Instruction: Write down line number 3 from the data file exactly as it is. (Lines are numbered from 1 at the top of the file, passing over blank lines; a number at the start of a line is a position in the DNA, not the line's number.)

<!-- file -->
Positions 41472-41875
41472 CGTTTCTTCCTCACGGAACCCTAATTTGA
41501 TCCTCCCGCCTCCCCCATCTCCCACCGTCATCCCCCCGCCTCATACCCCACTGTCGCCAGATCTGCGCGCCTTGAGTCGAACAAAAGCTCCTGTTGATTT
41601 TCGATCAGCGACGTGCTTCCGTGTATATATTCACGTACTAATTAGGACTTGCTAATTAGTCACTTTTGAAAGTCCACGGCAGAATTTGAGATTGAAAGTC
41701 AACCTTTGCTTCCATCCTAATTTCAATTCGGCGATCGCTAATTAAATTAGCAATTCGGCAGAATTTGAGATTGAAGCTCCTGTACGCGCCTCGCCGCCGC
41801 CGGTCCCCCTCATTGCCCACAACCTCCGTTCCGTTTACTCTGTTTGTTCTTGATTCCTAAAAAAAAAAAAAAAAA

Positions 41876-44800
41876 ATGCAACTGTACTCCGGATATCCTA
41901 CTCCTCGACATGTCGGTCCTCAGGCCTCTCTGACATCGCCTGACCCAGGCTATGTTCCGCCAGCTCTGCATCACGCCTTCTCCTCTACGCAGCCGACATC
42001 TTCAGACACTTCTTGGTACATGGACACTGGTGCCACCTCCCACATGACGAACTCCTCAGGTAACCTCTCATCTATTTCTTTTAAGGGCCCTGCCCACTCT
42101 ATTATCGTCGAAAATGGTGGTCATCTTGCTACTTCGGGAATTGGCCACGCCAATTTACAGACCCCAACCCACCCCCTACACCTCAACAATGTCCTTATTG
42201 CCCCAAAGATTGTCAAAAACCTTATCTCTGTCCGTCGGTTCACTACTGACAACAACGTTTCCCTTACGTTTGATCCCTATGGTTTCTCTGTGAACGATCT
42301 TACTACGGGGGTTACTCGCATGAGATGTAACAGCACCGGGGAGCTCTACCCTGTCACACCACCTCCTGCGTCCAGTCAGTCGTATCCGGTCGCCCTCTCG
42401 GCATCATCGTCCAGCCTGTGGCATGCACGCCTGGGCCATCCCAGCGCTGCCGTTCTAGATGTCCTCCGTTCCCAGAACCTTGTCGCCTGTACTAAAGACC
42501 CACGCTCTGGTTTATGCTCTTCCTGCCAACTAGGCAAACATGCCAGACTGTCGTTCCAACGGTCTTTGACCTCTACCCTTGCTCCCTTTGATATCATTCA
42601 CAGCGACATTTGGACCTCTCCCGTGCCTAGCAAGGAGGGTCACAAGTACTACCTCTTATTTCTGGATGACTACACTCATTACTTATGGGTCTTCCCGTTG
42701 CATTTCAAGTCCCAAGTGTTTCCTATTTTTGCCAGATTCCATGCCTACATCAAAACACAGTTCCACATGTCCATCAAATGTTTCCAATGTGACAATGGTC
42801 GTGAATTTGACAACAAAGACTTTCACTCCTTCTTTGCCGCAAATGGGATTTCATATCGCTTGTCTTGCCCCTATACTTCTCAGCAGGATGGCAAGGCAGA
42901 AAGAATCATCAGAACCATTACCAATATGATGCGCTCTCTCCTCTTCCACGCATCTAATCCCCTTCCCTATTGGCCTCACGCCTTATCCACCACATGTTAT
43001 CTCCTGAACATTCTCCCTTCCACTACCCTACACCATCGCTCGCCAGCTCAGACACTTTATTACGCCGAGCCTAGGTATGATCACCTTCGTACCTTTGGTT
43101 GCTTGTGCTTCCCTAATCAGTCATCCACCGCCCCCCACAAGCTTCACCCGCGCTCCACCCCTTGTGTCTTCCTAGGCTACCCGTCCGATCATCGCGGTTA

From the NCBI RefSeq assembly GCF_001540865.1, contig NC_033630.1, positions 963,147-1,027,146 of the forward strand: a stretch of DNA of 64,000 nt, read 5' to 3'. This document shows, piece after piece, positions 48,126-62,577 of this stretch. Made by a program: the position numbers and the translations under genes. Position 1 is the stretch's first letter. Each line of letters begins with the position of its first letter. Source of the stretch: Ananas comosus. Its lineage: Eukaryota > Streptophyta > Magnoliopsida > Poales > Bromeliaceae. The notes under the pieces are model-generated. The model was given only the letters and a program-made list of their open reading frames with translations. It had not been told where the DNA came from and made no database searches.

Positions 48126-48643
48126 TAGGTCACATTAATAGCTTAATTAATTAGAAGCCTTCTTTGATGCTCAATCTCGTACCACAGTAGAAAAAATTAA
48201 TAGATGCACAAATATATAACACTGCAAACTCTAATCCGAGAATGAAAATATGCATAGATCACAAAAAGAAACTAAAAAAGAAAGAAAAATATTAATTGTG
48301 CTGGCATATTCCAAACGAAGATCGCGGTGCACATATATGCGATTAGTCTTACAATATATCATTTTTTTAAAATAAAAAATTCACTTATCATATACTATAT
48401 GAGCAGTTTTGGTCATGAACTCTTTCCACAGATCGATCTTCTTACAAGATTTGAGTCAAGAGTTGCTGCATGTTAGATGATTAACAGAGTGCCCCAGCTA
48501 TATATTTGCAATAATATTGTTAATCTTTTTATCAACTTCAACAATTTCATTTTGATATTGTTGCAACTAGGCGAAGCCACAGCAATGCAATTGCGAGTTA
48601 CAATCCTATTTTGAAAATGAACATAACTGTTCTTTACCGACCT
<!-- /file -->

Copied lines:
41501 TCCTCCCGCCTCCCCCATCTCCCACCGTCATCCCCCCGCCTCATACCCCACTGTCGCCAGATCTGCGCGCCTTGAGTCGAACAAAAGCTCCTGTTGATTT